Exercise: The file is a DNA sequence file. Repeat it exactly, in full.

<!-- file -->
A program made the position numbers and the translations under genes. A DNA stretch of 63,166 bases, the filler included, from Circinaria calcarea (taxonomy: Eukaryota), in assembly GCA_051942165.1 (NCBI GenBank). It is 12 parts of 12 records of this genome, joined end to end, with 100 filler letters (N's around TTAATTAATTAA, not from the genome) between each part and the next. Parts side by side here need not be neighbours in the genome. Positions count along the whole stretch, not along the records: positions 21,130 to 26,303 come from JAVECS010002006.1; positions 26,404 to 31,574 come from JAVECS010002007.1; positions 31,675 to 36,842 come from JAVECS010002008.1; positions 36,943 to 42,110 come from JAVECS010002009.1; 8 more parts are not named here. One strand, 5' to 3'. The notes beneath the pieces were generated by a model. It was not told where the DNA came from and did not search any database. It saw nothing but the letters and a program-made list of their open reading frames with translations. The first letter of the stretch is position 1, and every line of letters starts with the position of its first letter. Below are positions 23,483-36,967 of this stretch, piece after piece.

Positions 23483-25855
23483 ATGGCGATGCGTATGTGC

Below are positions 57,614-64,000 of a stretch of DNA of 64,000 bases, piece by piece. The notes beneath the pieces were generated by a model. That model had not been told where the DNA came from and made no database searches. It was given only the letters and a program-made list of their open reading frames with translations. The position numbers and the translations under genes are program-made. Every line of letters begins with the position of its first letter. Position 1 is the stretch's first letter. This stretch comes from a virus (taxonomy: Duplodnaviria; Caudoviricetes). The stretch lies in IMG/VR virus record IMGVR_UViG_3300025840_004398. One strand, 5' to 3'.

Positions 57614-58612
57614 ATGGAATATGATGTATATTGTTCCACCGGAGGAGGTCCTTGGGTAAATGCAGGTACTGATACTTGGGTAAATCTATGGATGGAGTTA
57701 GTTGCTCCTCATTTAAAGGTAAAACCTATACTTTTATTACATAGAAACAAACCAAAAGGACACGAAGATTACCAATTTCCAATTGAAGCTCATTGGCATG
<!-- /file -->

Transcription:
A program made the position numbers and the translations under genes. A DNA stretch of 63,166 bases, the filler included, from Circinaria calcarea (taxonomy: Eukaryota), in assembly GCA_051942165.1 (NCBI GenBank). It is 12 parts of 12 records of this genome, joined end to end, with 100 filler letters (N's around TTAATTAATTAA, not from the genome) between each part and the next. Parts side by side here need not be neighbours in the genome. Positions count along the whole stretch, not along the records: positions 21,130 to 26,303 come from JAVECS010002006.1; positions 26,404 to 31,574 come from JAVECS010002007.1; positions 31,675 to 36,842 come from JAVECS010002008.1; positions 36,943 to 42,110 come from JAVECS010002009.1; 8 more parts are not named here. One strand, 5' to 3'. The notes beneath the pieces were generated by a model. It was not told where the DNA came from and did not search any database. It saw nothing but the letters and a program-made list of their open reading frames with translations. The first letter of the stretch is position 1, and every line of letters starts with the position of its first letter. Below are positions 23,483-36,967 of this stretch, piece after piece.

Positions 23483-25855
23483 ATGGCGATGCGTATGTGC

Below are positions 57,614-64,000 of a stretch of DNA of 64,000 bases, piece by piece. The notes beneath the pieces were generated by a model. That model had not been told where the DNA came from and made no database searches. It was given only the letters and a program-made list of their open reading frames with translations. The position numbers and the translations under genes are program-made. Every line of letters begins with the position of its first letter. Position 1 is the stretch's first letter. This stretch comes from a virus (taxonomy: Duplodnaviria; Caudoviricetes). The stretch lies in IMG/VR virus record IMGVR_UViG_3300025840_004398. One strand, 5' to 3'.

Positions 57614-58612
57614 ATGGAATATGATGTATATTGTTCCACCGGAGGAGGTCCTTGGGTAAATGCAGGTACTGATACTTGGGTAAATCTATGGATGGAGTTA
57701 GTTGCTCCTCATTTAAAGGTAAAACCTATACTTTTATTACATAGAAACAAACCAAAAGGACACGAAGATTACCAATTTCCAATTGAAGCTCATTGGCATG